Chief scientist challenges WA to lead energy transition
Western Australia is uniquely blessed with sun, wind, gas, and the complete suite of battery minerals to be a world leader in clean energy, according to WA Chief Scientist Peter Klinken.
In a livestreamed event for the WA Petroleum Club, Professor Klinken said it was time for the State to develop a strong narrative around its natural advantages, and to convert them into comparative advantages as the demand for cleaner and renewable energy increases.
The renewable component of the energy mix will increase, he said. “You can feel it, you can actually see how it's becoming increasingly cost competitive. This is Australia's great opportunity to be perfectly honest, and we in Western Australia are just uniquely blessed.
“But we don't have a narrative around the smarts and the sophistication that goes into Western Australia.
“We have a remote operations capability that doesn't exist in other parts of the world. We have companies that are running mines and offshore oil rigs from within a kilometre of where we're sitting right now.
“That's phenomenal capability that NASA, for example, is really interested in. That's incredibly sophisticated technology, but we don't have a narrative around it. “We are much more than taking a selfie with a quokka on Rottnest Island.”
Professor Klinken said WA should promote its overall benefits to attract leading experts and creative people to the State. “We are a great place to do whatever you want to do, because we're well connected. You can even work from home now, as we've noticed over the last few months,” he said.
“You can do business anywhere in the world. And this is about as good a place as you want to be in the world.”
On the issue of energy transition, Professor Klinken said WA had baseload capability covered with gas and coal, while accepting that ageing coal-fired power stations would be phased out, which set the scene for solar, wind, and hydrogen to be developed. “Perth is the second windiest capital in the world after Wellington,” he said.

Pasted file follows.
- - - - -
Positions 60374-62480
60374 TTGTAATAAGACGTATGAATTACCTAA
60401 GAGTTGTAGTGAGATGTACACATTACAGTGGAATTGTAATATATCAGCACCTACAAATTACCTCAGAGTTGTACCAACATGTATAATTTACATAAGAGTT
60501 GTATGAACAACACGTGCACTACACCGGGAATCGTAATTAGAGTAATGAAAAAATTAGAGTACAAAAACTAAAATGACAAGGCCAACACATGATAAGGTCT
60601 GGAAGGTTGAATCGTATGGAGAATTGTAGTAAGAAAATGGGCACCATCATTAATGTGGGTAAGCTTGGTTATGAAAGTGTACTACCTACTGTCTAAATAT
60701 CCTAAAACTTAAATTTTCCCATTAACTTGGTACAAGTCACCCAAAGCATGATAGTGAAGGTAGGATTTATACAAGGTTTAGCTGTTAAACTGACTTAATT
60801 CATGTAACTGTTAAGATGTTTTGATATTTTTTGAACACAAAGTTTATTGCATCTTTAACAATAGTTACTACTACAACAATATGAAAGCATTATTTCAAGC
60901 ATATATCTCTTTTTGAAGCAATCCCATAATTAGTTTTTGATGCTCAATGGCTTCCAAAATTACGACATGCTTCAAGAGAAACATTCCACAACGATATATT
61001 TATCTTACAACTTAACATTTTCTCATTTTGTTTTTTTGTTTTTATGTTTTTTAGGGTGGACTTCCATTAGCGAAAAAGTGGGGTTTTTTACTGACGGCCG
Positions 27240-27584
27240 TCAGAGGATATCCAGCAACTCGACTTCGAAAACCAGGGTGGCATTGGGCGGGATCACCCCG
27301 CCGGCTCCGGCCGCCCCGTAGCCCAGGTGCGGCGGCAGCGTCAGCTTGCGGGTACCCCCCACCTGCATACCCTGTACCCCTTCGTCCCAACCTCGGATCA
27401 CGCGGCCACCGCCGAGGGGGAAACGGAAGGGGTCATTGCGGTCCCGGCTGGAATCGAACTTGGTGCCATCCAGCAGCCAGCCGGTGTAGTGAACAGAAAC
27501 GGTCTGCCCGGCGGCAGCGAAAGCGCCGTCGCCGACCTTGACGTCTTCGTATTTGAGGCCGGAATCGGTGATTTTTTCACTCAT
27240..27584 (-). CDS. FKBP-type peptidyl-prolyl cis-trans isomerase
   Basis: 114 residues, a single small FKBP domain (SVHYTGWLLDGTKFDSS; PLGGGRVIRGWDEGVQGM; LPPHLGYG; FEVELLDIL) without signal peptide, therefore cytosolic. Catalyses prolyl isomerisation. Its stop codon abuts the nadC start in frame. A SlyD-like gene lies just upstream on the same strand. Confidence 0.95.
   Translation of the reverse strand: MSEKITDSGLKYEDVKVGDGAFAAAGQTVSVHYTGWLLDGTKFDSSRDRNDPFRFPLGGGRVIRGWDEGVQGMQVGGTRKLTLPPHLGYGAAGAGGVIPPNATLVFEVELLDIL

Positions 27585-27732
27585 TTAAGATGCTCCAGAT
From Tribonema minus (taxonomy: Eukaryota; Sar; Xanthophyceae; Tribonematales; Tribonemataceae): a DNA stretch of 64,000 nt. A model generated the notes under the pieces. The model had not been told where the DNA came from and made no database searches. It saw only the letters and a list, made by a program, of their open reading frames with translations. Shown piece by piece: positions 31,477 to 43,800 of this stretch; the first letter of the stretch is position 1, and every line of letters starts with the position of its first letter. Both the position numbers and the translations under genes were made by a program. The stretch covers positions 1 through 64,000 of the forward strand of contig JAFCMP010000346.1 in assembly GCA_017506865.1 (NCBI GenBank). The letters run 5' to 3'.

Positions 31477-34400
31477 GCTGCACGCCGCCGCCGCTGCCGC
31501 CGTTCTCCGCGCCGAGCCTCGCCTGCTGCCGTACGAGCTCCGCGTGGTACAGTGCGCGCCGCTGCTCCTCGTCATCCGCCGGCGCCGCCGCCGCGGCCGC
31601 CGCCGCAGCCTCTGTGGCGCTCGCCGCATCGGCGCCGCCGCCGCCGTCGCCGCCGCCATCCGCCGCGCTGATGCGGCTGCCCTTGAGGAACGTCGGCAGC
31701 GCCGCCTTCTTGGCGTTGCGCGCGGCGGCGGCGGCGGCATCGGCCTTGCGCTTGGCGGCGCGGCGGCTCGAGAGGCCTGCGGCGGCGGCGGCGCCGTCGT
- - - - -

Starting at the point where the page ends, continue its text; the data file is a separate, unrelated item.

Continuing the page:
“The north west of Australia is the place with the greatest potential for solar energy. The south west of Australia is the best place for wind energy.
“WA couldn't be better placed to take advantage of renewables. You can see how the world is changing and it's partly because of the decreasing cost of renewables.”
Energy storage was the answer for when “the sun’s not shining and the wind’s not blowing”, he said.
And, again, WA was perfectly placed to take advantage of the increasing demand for energy storage. “There’s only one jurisdiction in the world that’s got lithium, nickel, cobalt, aluminium, vanadium, zinc, manganese and untapped graphite — and that’s WA. We have all the elements necessary to be making lithium ion batteries,” he said.
“The State has developed a future battery strategy and for the first time is actually looking at going beyond exporting rocks and saying what can we do further downstream.
“It's exciting for me to see that processing of lithium is taking place here. The next step would be to look at cathode production, then battery cell production, and then eventually the possibility exists for recycling.